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In Faith & Belief
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I like life hacks — those lists of clever ways to get around life’s little annoyances. You see them in your news feed or in the nifty two-minute packages at the end of your favorite newscast.  

  • Twelve ways binder clips can help you get organized.  
  • Five things to remember in a job interview.  
  • Three ways to remove set-in stains.  

Those lists always leave me thinking, “Cool idea! Why didn’t I think of that?” Life hacks are helpful stuff.  

Sometimes I leave church feeling that way too — like I’ve just gotten some helpful tips for getting around life’s little inconveniences.  

  • Six steps to a more disciplined life. 
  • Three little words to make your marriage stronger. 
  • Five ways to share your faith.  

But hearing Barry Jones’s sermon yesterday, I was reminded of a deeper truth: Jesus didn’t come to give us a 12-step plan for self-improvement. He came to resurrect our cold, dead souls. He came to lift us out of the squalid, gory pit of hell. You see, life hacks are appealing to people who need rescue from crowded schedules or crowded freeways, not people who need rescue from death. Life hacks are little heroes for stories where the stakes are low. But the gospel is about a much bigger rescue with much higher stakes. Yesterday Barry reminded us that the gospel of Jesus is for beggars and losers and the criminally immoral.  

Barry noted that the three men responsible for writing more Christian scripture than anyone else were all accomplices to murder. Moses, David and Paul all had blood on their hands. And then he hooked us with the words from Jesus’ sermon on the mount: 

"Anyone who looks at a woman lustfully has already committed adultery…" 
"Anyone who says, ‘You fool!’ will be in danger of the fire of hell…" 

The truth is that all of us are as guilty as Moses, David and Paul. All of us have blood on our hands. Some of us have such tender hearts that we have embraced this truth since the moment we first read Jesus’ words. Some of us are so thick-headed we had to actually commit adultery or murder in the flesh to come to the same realization. But all of us are guilty. And when you’re guilty, you forget about self-improvement programs. When you’re hanging on by a thread, you’re not concerned with set-in stains. When you’re naked, poor, pitiful, blind and wretched, you don’t worry about saving face. Instead, you throw yourself on the mercies of your Judge and beg, like David did, snot-faced and sobbing, for life.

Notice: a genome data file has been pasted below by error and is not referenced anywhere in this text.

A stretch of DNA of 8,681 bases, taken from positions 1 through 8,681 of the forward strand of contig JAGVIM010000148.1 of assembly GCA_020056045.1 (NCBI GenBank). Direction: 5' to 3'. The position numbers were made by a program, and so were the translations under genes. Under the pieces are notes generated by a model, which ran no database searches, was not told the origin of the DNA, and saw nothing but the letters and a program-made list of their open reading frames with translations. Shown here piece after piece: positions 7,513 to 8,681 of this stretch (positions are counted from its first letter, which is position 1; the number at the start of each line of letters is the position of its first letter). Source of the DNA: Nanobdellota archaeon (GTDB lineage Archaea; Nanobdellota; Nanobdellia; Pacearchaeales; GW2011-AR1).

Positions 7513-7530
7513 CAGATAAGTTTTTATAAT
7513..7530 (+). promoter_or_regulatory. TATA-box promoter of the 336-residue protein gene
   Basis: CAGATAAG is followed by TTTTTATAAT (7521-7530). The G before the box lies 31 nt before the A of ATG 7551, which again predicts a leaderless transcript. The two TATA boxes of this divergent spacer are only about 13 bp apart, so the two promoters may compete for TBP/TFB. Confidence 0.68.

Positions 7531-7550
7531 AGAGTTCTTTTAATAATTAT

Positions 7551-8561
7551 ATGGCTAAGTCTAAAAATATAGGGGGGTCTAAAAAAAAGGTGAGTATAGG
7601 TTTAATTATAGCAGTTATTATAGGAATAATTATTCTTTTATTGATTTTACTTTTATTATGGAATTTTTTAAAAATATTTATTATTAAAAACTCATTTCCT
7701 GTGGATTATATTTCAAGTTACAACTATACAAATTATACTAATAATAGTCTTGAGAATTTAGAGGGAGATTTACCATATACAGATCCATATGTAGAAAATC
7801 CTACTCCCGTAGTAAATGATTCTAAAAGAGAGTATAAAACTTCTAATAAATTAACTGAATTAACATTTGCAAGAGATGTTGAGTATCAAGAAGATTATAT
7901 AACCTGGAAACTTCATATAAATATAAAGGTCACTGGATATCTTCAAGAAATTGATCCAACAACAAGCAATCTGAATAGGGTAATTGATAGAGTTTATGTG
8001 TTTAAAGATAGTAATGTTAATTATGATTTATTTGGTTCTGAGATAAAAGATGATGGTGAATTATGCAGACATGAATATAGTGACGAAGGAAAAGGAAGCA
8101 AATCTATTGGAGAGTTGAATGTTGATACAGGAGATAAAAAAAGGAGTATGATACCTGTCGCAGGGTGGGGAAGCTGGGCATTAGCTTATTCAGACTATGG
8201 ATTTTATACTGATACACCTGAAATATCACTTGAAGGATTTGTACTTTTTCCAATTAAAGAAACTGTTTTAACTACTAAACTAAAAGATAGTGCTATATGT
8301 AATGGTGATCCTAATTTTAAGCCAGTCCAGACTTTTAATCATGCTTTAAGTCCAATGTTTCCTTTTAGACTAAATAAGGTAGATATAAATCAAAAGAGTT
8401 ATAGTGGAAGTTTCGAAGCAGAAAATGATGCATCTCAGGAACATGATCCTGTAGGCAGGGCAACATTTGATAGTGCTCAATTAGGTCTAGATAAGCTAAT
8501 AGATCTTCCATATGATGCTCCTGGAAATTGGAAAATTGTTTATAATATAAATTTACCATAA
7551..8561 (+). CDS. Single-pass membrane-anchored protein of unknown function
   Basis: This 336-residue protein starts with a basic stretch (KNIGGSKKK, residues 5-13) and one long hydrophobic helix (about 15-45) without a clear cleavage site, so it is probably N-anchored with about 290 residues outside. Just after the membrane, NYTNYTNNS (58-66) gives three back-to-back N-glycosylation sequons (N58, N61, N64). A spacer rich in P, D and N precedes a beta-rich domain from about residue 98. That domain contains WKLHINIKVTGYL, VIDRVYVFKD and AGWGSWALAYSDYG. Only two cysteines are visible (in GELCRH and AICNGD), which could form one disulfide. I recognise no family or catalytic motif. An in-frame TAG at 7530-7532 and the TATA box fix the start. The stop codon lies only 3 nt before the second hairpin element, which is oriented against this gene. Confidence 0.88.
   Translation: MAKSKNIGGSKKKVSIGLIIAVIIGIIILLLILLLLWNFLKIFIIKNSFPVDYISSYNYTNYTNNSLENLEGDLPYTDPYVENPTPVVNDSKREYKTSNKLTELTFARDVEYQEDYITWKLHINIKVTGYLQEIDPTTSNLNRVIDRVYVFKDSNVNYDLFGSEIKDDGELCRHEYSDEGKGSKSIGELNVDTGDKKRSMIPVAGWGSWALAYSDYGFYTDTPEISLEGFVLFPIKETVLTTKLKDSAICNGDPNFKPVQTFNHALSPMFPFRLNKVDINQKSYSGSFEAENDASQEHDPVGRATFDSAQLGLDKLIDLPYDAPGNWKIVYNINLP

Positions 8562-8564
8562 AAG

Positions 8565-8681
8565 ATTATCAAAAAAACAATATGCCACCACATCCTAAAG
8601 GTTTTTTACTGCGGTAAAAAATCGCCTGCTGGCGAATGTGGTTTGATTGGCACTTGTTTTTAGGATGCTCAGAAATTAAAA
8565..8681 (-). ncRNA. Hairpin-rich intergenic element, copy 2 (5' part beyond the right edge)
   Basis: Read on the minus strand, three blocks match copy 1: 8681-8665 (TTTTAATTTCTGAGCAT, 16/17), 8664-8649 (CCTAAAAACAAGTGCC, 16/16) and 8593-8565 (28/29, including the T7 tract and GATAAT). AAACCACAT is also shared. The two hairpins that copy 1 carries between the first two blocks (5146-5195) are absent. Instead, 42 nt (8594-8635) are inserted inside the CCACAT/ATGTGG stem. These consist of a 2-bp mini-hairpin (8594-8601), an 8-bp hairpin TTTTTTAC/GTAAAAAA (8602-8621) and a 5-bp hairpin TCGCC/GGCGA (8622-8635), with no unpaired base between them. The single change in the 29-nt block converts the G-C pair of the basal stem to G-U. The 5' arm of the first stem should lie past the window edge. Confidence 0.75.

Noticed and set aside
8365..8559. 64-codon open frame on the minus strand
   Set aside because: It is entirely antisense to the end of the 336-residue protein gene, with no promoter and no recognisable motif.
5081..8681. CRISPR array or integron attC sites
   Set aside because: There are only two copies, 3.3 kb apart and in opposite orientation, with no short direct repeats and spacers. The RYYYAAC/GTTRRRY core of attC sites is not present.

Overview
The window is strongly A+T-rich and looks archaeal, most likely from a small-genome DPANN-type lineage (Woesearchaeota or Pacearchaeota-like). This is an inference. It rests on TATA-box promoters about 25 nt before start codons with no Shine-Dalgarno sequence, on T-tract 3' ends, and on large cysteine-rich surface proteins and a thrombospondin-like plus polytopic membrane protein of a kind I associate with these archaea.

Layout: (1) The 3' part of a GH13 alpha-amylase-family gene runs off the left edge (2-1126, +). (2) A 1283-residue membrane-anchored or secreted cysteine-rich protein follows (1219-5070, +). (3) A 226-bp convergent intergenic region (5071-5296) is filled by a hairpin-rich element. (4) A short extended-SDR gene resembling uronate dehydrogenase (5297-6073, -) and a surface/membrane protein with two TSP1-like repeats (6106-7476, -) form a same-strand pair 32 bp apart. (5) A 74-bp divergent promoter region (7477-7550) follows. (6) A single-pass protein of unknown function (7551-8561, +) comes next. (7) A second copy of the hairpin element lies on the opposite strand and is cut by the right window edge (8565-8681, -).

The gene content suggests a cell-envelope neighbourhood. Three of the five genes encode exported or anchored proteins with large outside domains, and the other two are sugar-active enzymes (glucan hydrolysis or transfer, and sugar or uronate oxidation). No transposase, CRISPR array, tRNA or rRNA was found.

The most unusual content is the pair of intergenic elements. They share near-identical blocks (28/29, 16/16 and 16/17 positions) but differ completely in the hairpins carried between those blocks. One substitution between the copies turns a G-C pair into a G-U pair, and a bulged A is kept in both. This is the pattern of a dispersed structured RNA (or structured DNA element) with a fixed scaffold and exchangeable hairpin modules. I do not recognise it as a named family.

Barry said, “Today at IBC, they have given the microphone to an adulterer and murderer. But I take comfort in the fact that I stand before a whole room of adulterers and murderers. This is why Jesus came.” 

Indeed, this is why Jesus came. To rescue adulterers and murderers. Jesus himself said, “It is not the healthy who need a doctor, but the sick. I have not come to call the righteous, but sinners.” And the great, cosmic joke is that there are none righteous. All are called because all are sinners. All need the gospel because all are terminally sick.  

I have also heard Barry say that the mark of a good sermon is that Jesus had to die for it to make sense. That was certainly the case yesterday. For Barry to preach that sermon, the Father had to lay on his blood-soaked son the vicious, whoring sins of us all. Yesterday wasn’t about tips and tricks, or "six steps to a better you." It was about rescue and repentance and courageous authenticity and a Judge who died so that a convict like me could go free.  

And that’s better than any life hack.  

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